51 charities, including brainstrust, come together with One Cancer Voice to urge the government to deliver on promises to improve outcomes for cancer patients.
Read the full letter sent to the Prime Minister, Chancellor of the Exchequer and Secretary of State for Health and Social Care.
Before COVID-19, cancer services were under considerable strain. In England, we have been routinely failing to meet the 62-day Cancer Waiting Time target for patients to begin treatment following an urgent GP cancer referral – this has not been met since December 2015. Not only has the target been missed, but it has been in continual decline since 2017, showing a service under increasing pressure. And with almost 1 in 10 NHS posts vacant before the pandemic, too few cancer specialists in the NHS and insufficient kit meant we have been failing to meet patient need. The lack of adequate support is putting a strain on other parts of the NHS, with evidence of more patients experiencing a serious medical problem and needing to attend A&E. Tragically, the pandemic has only put further pressure on cancer services, and on patients and the lives of family’s dependent on those services.
This poses an enormous challenge. As a group of 51 cancer charities, we are speaking with One Cancer Voice to ask the Government to urgently respond to this challenge and improve outcomes for patients in the forthcoming Spending Review by: growing the cancer workforce and investing in kit to meet patient need and drive innovation to provide better care; levelling-up on cancer to address socioeconomic factors which mean poorer communities are disproportionately affected by cancer, and; strengthening investment in cancer research and development. This investment is vital to deliver the ambitions in the NHS Long Term Plan and meet the needs of cancer patients today and in the future so that every patient can have a good quality of life and the best chance of survival.
Priorities in brain cancer care
Of the four main actions identified by the One Cancer Voice charities, the following are of utmost importance for people with a brain tumour.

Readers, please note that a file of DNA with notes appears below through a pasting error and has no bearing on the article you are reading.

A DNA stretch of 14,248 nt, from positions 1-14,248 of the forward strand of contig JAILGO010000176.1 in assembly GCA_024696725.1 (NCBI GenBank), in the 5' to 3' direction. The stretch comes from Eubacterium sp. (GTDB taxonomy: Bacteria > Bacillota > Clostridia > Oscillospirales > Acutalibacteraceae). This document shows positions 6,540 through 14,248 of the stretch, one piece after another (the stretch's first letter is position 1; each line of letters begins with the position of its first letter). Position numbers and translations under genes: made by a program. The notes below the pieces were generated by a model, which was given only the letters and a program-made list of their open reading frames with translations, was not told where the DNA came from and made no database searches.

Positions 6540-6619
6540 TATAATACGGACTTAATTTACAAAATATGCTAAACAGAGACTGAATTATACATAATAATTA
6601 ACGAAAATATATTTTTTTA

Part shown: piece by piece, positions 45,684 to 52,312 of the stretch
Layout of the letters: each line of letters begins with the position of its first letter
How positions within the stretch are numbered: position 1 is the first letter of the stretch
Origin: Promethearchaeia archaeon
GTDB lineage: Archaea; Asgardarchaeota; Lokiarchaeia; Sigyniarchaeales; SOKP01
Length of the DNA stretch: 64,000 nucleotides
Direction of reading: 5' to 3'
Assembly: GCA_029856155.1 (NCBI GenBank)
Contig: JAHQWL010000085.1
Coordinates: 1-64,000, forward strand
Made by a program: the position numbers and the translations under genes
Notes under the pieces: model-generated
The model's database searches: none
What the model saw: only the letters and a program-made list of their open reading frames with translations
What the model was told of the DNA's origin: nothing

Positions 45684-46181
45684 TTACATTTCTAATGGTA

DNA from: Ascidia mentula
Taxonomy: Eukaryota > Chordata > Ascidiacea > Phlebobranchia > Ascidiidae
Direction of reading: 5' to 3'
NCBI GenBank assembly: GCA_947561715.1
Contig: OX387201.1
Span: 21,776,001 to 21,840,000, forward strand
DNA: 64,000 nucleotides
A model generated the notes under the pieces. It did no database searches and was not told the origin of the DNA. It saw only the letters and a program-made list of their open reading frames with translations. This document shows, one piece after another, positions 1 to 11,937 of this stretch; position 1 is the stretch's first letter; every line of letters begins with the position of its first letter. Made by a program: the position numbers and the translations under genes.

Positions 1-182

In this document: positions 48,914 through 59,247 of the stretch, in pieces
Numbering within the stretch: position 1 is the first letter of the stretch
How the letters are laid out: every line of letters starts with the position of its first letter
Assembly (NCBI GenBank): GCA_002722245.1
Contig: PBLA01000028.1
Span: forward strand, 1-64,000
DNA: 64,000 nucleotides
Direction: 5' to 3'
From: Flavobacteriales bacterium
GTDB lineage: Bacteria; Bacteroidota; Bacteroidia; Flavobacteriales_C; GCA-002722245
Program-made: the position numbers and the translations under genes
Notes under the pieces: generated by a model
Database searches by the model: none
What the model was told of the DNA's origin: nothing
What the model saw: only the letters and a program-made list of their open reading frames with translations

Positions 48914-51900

1. Address gaps in the cancer workforce and kit to improve diagnosis, treatment and care.
A fully-funded workforce, including clinical nurse specialists – vital members of your brain tumour team – is fundamental to ensure that people with a brain tumour have the best possible care. In the letter we have called on the government to:
- Deliver on their manifesto pledge to plan for the cancer workforce by providing a multi-year
settlement to train and employ more cancer staff to fill current vacancies and ensure that the workforce has the capacity to meet increasing demand, innovate and drive lifesaving research. Around £200m additional investment in Health Education England is needed over the 3 years to grow the key cancer professions by 45% by 2029.
- Create a Cancer Nurse Fund of £124 million to train the next generation of Cancer Nurse Specialists, helping to deliver on the NHS Long-Term Plan promise for every patient to get a named cancer nurse.
2. Age-appropriate cancer care
Children, teenagers, adults and the elderly all have very different needs and it is vital that care is tailored. For parents in need of support in coping with a child’s diagnosis, please reach out to little brainstrust – our dedicated arm for children and families.
- Cancer care and follow up must be age appropriate and tailored according to unique needs – from children and young people to older people.
Help ensure the government takes action to improve cancer treatment by signing this petition.